Elf Power comes from Athens, Georgia, a town with a deep musical legacy that has spawned acts like R.E.M., The B-52s, Of Montreal and Widespread Panic. Elf Power has carved a strong niche in the Elephant Six Collective, which is a group of bands of different genres who share affinities with the psychedelia of the ‘60s. Elf Power is touring in support of their new record, Artificial Countrysides, their first release in five years. The band will be stopping in Louisville, playing at Portal at fifteenTWELVE Friday, July 15. LEO caught up with guitarist/singer Andrew Rieger and got him to answer a few questions about the new record and what’s happening in Athens these days.
LEO: Talk about the new album and single.
Andrew Rieger: This is our 14th album, and our first new album in five years. The pandemic and long delays for vinyl production stalled the album’s release a bit, though the pandemic lockdown gave us a lot of time to write, experiment with recording overdubs and techniques, and record over 20 songs, of which we picked our favorite 12 for the album.
How do you feel about the digital creep happening across art today (and not just art but life)?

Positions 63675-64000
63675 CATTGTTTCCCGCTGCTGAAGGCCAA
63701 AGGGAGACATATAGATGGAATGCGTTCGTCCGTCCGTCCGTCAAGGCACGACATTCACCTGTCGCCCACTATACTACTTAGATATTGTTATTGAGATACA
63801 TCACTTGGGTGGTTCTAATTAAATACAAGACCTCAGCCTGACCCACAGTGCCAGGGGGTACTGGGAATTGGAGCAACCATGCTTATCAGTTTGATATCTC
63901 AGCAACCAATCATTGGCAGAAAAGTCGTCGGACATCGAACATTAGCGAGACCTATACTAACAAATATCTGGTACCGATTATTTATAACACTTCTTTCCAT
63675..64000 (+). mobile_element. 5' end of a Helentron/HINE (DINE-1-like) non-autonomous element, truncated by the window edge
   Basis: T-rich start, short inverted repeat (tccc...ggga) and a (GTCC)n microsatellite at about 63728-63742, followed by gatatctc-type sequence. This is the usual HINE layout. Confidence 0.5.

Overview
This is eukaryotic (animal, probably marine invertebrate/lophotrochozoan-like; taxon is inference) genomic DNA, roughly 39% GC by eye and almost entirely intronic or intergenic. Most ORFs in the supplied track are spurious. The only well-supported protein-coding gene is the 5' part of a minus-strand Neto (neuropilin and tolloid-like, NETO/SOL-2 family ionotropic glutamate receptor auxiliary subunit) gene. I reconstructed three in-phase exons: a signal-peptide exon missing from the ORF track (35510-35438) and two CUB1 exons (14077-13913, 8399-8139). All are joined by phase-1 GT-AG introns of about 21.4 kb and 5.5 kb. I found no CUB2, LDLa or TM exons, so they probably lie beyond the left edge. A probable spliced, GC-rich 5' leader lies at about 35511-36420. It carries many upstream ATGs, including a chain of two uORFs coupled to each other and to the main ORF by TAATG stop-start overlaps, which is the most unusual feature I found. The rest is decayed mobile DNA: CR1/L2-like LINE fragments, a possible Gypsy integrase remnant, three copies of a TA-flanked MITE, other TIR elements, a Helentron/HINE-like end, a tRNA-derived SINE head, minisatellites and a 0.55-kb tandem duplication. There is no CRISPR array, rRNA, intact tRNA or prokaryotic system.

It’s hard to maintain a healthy balance between the digital and natural world. This is the subject of several of the songs on the new album. In music, digital technology has made a lot of things easier in the recording process, but it’s also opened up limitless possibilities, so it can be hard to finish a song or an album. There’s something good about having limitations like only having eight tracks to record on, that can force you to make artistic decisions quickly, but with digital technology those limitations don’t really exist anymore.
You have a new label. How did you connect with Yep Roc?
We met the Yep Roc folks in 2004 at one of our shows, and have kept in touch, and the time was finally right to work together. Friends like Apples in Stereo and Robyn Hitchcock are on the label and told us how great Yep Roc are to work with, so it was an easy decision!
How is the Athens music scene now compared to when you started?
There are more bands and more places to play, and the scene has gotten more stylistically diverse. There’s a lot of good rap and experimental music particularly coming from Athens these days .
Any new collaborations?
There aren’t any collaborations with outside musicians on the new album, just us!
Have you played Louisville Before? What should audiences look forward to?
Yes, we’ve played Louisville many times at places like the Iroquois Amphitheater, Headliners and Zanzabar, and we always have a great time there. We’ll be playing a bunch of songs from our new album, as well as a lot of older ones from all different stages of our career.
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